The National Geographic Magazine

I subscribe to three magazines: Parabola, Opera News, and The National Geographic Magazine. That's what it was called in 1911. I'm currently up to October of that year, scanning a piece on Brazilian coffee farms. Oh, I've got the latest issue on deck too - September 2012. But a few years ago, I saw an ad for the complete National Geographic. From 1888 to the present. The present being, at the time, the year 2000.

Since falling for that one, I have read or scanned every single issue from 1888 to October of 1911, and intend to keep on keeping on. The thing has me in its thrall.

National Geographic
holds a unique place in American culture. It rides the crest of a wave that rises between actual science and popular culture. If I were to return to graduate school, it would be to pick a topic - almost any topic - racism, environmentalism, feminism - and trace its journey in popular and intellectual consensus through the pages of National Geo.

It wouldn't always be a sunny trip.

Here is Victor Maria Concas, commander of the caravels, replicas of Columbus's ships the Nina, the Pinta and the Santa Maria, that sailed to Chilcago in 1893, and a member of the Geographical Society of Madrid:

A great day was the twelfth of October; a day that placed the name of Columbus and the flag of Castile in the book of immortality; a great day that opened this immense continent to Europe, already threatened by reform under the weight of religious intolerance; a great day, that one, when the gun of the Pinta proclaiming Land! the cry answered from the tops of the Andes and the Rocky mountains, "For the White Man!

That one is from the Proceedings of the International Geographic Conference in Chicago, July 27-28, 1893, Vol. V, pp. 180-187, The Caravels of Columbus, January 31, 1894 - the meeting was held at the World's Columbian Exposition. It was a statement that would not have precipitated so much as a gasp from the audience. The link to Concas is to a Spanish language site. Interestingly, he later served in the Spanish-American War and had a run-in with an American lieutenant, apparently as a prisoner-of-war.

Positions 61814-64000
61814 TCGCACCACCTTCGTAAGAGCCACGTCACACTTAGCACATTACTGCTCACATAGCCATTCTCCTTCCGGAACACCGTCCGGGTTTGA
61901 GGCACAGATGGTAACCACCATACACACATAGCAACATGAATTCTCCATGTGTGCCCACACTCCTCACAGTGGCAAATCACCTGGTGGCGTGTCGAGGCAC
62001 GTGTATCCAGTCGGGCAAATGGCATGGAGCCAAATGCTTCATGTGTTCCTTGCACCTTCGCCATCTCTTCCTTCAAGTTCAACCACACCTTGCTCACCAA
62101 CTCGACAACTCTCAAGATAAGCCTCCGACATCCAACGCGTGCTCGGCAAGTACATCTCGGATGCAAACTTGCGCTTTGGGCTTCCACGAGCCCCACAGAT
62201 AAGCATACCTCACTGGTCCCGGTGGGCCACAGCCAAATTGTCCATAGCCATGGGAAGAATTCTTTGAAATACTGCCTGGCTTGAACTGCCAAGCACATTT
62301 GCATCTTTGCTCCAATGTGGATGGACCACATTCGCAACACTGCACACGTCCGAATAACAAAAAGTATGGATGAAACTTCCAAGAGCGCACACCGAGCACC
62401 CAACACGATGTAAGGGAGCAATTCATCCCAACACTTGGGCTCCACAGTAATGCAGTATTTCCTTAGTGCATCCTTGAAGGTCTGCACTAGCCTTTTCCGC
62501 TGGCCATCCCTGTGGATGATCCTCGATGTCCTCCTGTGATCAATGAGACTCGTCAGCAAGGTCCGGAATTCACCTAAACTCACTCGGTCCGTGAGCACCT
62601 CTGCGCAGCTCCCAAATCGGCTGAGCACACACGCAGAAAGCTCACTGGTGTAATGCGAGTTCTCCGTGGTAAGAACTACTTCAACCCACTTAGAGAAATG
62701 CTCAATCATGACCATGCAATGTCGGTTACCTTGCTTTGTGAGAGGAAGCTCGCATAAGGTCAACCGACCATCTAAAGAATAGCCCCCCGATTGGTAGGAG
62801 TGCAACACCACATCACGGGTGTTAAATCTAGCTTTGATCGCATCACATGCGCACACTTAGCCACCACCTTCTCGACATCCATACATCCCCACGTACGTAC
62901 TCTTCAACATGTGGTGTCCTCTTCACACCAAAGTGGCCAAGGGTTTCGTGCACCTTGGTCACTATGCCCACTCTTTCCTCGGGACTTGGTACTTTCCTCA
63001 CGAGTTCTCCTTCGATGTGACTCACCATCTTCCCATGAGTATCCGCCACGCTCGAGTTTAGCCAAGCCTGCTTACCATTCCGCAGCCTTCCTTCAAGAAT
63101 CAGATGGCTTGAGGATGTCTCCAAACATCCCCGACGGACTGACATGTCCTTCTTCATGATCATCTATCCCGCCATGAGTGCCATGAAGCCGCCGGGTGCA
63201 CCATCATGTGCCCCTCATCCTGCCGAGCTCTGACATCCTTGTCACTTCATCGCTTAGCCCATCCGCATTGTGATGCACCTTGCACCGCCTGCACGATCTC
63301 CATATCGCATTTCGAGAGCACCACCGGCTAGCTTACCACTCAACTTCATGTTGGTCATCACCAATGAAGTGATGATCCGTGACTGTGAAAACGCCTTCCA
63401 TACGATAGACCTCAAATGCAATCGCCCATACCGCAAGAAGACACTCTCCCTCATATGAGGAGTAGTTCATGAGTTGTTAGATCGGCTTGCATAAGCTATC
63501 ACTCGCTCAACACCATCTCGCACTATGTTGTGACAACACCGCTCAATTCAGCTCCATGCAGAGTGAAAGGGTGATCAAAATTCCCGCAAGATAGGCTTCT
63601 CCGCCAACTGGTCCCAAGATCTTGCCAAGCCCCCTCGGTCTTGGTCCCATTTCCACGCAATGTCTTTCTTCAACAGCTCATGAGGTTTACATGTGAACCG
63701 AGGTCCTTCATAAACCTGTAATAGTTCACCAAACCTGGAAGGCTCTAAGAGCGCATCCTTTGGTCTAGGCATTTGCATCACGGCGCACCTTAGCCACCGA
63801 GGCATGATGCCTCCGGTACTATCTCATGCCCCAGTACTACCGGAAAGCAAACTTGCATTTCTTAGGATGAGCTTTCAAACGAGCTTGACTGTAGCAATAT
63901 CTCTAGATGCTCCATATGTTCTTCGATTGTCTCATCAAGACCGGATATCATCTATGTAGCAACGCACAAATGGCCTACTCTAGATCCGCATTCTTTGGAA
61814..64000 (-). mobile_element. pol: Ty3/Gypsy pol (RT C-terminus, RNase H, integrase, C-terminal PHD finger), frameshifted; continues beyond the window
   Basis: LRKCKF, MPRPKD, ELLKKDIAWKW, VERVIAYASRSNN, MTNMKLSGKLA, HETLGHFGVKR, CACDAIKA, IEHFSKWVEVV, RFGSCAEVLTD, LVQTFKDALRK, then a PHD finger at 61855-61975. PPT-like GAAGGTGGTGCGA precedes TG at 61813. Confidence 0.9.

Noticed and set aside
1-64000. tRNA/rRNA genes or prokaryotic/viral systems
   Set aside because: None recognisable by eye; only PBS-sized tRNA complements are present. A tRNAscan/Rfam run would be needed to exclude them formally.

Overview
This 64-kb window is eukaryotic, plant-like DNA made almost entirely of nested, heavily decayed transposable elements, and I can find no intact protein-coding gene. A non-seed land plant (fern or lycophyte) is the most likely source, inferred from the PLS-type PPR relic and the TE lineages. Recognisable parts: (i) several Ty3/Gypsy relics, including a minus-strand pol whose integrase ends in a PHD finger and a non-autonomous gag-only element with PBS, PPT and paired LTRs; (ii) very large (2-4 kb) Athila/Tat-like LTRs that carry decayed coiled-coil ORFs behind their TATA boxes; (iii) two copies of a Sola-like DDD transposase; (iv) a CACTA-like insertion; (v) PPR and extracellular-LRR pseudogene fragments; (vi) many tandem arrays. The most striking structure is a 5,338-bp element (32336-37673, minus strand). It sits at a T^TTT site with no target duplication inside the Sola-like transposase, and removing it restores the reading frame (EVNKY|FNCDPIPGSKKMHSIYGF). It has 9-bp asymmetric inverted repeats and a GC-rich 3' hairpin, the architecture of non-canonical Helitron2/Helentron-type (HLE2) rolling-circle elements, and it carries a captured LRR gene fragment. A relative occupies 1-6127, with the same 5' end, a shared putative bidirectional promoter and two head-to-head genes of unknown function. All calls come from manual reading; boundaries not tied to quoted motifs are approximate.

Subsequent issues have described most of the sub-Saharan natives of Africa as being among the "lower races." African-Americans are depicted as comic figures with Uncle Remus speech patterns. "Colored children" are called, almost without fail, "pickaninnies."One guy, describing his experience in China, claims that there will be no understanding the "yellow mind."

Reading these unsettling, and uncontested, accounts in a magazine known and loved by most of us is painful, but instructive. They are reminders of how not so very long ago, this was the perceived wisdom of the day. The grandparents and great-grandparents of my readers of European ancestry were doubtless quite familiar with them and, unless those antecedents of our were extraordinary human beings, they very likely read these words and nodded sagely that it made good sense to them.

Perhaps, however, they paused for thought when they read Harriet Chalmers Adams, writing in the April 1908 number, in "Along the Old Inca Highway." Adams had a discerning eye uncharacteristic for her time.

On this main highway Spanish is now the universal tongue, although the Quichas cling to their own expressive language, and their sullen demeanor shows their hatred for the white man and the half-breed.

As she travels, she observes

each church tower, each touch of a more modern civilization, reminded me of one of the saddest histories ever told, of the downfall and slavery of a once contented and prosperous people, now broken in spirit, degenerated; yet in their hearts there remains a love for their lost idols, a reverence for their old religion. When we at last reached the heights overlooking Cuzco, the sunset glow was gilding its many towers, and near us on a worn spot on the highway stood a group of poorly clothed Quichuas, with sad, unenlightened faces, forgetting their cruel Spanish masters, forgetting their Church and their Cross. With heads bowed and uncovered, they stood as in the long ago, greeting their beloved capital - Cuzco, Sacred City of the Sun.

I don't know if I'll get through them all before my own end, but knowing what National Geographic is today, seeing how far it and the perceptions of its editors have come, is a picture of how far the rest of us have come as well. That's an evolution in consciousness that I can follow in the annals of one of our longest-lived and most popular magazines. And wait for the glimpses of a deeper understanding from writers like Harriet Chalmers Adams. Who has become another heroine of mine.